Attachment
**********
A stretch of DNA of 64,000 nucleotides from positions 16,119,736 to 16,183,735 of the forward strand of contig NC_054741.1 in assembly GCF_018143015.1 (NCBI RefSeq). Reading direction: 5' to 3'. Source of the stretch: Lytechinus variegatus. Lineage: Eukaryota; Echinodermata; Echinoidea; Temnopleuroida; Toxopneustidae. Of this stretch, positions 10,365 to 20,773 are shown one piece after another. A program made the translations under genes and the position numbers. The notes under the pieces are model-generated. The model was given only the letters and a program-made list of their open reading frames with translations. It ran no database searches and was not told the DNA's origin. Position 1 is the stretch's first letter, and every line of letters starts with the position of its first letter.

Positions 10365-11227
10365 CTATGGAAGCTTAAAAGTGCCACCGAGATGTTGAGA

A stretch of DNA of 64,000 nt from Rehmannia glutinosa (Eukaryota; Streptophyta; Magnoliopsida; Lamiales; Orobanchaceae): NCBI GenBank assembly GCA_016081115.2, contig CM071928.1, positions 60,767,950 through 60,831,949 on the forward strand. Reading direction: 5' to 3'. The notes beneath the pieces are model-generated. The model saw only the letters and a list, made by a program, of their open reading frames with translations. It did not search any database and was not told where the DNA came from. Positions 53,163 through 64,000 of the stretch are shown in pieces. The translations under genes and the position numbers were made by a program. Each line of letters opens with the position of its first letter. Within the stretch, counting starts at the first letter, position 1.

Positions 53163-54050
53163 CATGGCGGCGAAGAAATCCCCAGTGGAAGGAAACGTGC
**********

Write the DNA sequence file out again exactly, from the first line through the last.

A stretch of DNA of 64,000 nucleotides from positions 16,119,736 to 16,183,735 of the forward strand of contig NC_054741.1 in assembly GCF_018143015.1 (NCBI RefSeq). Reading direction: 5' to 3'. Source of the stretch: Lytechinus variegatus. Lineage: Eukaryota; Echinodermata; Echinoidea; Temnopleuroida; Toxopneustidae. Of this stretch, positions 10,365 to 20,773 are shown one piece after another. A program made the translations under genes and the position numbers. The notes under the pieces are model-generated. The model was given only the letters and a program-made list of their open reading frames with translations. It ran no database searches and was not told the DNA's origin. Position 1 is the stretch's first letter, and every line of letters starts with the position of its first letter.

Positions 10365-11227
10365 CTATGGAAGCTTAAAAGTGCCACCGAGATGTTGAGA

A stretch of DNA of 64,000 nt from Rehmannia glutinosa (Eukaryota; Streptophyta; Magnoliopsida; Lamiales; Orobanchaceae): NCBI GenBank assembly GCA_016081115.2, contig CM071928.1, positions 60,767,950 through 60,831,949 on the forward strand. Reading direction: 5' to 3'. The notes beneath the pieces are model-generated. The model saw only the letters and a list, made by a program, of their open reading frames with translations. It did not search any database and was not told where the DNA came from. Positions 53,163 through 64,000 of the stretch are shown in pieces. The translations under genes and the position numbers were made by a program. Each line of letters opens with the position of its first letter. Within the stretch, counting starts at the first letter, position 1.

Positions 53163-54050
53163 CATGGCGGCGAAGAAATCCCCAGTGGAAGGAAACGTGC